The reaction to Swiss Army Man was something of a personality test. Some found its grotesque buddy film hijinks exhausting. While others held on to this deeply unique film in high regard. A film about healing and bonding, from the oddest vantage. But what everyone could agree on is the wildly catchy music. Andy Hull and Robert McDowell of Manchester Orchestra brought their indie rock instincts to this Sundance romp, and if the corpse plot wasn’t enough of a staple, the score was like a hit album all its own. A found noise classic with an infinitely hummable melody. Bom bom bom. Bom bom bom… Hell of a hook, no? Daniell Radcliffe’s body farted a lot. But when it came to score, the Manchester Orchestra chaps hardly farted around.
21. Terence Blanchard – BlackKklansman (2018)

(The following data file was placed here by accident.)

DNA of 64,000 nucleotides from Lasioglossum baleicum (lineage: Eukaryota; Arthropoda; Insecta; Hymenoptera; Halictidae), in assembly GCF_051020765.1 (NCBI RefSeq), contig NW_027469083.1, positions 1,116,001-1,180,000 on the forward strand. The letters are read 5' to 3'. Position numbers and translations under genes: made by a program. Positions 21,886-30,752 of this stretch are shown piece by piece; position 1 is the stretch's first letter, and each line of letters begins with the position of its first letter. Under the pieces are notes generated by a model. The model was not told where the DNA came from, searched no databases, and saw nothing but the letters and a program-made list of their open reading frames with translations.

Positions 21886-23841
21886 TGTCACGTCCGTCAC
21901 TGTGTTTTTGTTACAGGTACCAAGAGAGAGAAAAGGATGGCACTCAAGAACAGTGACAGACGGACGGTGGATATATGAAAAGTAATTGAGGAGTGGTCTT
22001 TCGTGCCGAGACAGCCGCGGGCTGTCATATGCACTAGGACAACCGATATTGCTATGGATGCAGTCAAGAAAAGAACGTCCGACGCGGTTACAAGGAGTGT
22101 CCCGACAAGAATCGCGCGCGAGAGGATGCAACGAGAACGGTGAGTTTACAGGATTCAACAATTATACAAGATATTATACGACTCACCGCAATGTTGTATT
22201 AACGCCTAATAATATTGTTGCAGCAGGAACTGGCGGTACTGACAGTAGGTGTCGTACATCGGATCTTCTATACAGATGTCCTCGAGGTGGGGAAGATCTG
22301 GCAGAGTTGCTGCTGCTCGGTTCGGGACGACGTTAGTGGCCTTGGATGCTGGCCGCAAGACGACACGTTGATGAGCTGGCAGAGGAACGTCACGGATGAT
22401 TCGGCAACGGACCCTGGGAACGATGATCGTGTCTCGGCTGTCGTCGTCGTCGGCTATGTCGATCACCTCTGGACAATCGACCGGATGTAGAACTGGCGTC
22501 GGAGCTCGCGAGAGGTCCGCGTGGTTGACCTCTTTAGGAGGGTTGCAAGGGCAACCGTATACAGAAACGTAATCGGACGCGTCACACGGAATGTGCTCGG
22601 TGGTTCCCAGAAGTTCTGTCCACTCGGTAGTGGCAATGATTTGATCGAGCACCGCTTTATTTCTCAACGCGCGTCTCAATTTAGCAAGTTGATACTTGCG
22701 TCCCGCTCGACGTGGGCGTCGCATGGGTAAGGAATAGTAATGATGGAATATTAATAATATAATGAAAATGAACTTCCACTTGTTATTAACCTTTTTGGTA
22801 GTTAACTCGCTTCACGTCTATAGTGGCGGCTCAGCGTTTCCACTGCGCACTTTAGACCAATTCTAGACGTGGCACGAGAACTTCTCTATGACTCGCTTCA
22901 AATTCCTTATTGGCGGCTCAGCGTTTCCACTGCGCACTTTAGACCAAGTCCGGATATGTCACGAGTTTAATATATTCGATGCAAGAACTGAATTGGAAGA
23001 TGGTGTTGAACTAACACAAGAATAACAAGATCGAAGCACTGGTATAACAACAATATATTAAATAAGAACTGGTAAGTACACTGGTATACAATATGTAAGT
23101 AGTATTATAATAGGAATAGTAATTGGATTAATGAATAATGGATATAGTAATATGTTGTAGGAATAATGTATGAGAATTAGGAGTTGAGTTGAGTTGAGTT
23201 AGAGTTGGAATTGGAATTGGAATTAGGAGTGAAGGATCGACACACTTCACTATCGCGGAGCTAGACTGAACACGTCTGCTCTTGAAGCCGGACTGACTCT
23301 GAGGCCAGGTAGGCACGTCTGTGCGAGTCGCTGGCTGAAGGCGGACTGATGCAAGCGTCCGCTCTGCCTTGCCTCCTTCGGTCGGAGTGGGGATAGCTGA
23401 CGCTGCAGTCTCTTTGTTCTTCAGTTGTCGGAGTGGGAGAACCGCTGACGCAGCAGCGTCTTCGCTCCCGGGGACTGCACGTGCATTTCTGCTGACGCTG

Terence Blanchard had been doing the work with Spike Lee for decades at this point. His compositional debut was for Spike the jazzy Jungle Fever, and a year later, Blanchard gave us one of the biggest, most iconic scores of the ‘90s in Malcolm X (one still used in advertising of all things). Blanchard became Spike’s musical voice, providing Bernstein-level heft and classicism, with Blue Note swing and verve. All his scores for Spike are perfect, but it would be Blanchard’s funky, nervous, and Americana-rich score for BlackKklasnsman that would nab Blanchard a Grammy, and his first Oscar nomination. Ragtime cop blues, mocking patriotic rabble, soulful guitar-and-trumpet themes, providing elegies for black lives lost.